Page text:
Tony’s not a malicious hacker of course (in fact, the first thing he did was inform Google Security!), but he found a loophole in a new feature Google rolled out recently. Using a proof of concept script targeting this loophole – which I can detail once it’s fixed –, all Tony needed to do was make a user who’s logged into their Google Account visit a page of his, which happened to be on a “trustworthy” google.com sub-domain. I visited Tony’s page, which sent my Google cookies to Tony, which in turn enabled him to:
This is by far not the end of services Tony was able to see in our brief tests. What he specifically was not able to do was to read my full emails, check my Calendar events, or change my Google Account password (which would’ve given him full access to anything, basically).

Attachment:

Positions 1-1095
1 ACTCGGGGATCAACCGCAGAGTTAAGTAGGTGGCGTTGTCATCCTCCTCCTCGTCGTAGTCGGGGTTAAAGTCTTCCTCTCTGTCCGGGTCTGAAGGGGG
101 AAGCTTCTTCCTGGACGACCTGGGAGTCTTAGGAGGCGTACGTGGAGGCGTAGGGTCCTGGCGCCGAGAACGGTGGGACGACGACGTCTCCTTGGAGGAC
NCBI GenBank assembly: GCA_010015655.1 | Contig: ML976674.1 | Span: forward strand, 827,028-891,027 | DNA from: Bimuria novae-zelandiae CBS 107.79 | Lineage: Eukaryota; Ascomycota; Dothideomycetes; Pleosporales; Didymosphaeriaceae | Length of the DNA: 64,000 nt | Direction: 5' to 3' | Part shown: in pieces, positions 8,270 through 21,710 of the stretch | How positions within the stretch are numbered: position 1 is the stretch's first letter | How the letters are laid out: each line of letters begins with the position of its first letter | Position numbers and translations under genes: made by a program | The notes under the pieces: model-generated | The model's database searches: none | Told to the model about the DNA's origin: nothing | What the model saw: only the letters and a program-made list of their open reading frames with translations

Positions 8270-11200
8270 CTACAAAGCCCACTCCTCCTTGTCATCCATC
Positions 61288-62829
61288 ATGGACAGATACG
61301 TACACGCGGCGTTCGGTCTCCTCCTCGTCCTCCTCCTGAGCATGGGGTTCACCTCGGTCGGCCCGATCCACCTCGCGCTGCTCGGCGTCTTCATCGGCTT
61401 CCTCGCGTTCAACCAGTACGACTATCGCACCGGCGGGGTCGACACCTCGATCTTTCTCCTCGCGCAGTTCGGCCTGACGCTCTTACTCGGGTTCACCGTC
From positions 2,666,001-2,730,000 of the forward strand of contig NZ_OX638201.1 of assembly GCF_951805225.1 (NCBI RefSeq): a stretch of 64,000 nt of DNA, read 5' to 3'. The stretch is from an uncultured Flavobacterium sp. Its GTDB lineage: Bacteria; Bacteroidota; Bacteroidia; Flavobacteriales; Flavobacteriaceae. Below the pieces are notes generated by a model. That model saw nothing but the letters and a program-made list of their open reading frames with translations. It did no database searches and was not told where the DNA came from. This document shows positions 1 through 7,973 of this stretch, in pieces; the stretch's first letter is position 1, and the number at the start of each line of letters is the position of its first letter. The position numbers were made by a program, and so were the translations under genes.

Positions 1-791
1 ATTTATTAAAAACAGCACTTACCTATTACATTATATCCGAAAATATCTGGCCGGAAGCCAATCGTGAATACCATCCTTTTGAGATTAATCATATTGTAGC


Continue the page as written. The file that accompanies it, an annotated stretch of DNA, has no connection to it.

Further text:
Now, the vulnerability in question is a very special kind, and Tony, by “claiming” this loophole, also blocked it for other abusers. This means that for the sake of this case, even though Google didn’t yet fix the hole, there is nothing to worry about (except that someone might find more holes in the vicinity of this bug). However, I am posting on this because it’s a worthwhile reminder that no company’s security is ever completely cracker-proof; in very rare circumstances, whatever you saved in Google, or entered in Google, can escape your control and land in the wrong hands. Or, as Tony phrased it on his proof of concept page, “Think yourself lucky that I wasn’t that evil!”
Update: The flaw was fixed by Google now, so Tony posted a more detailed explanation of the vulnerability.
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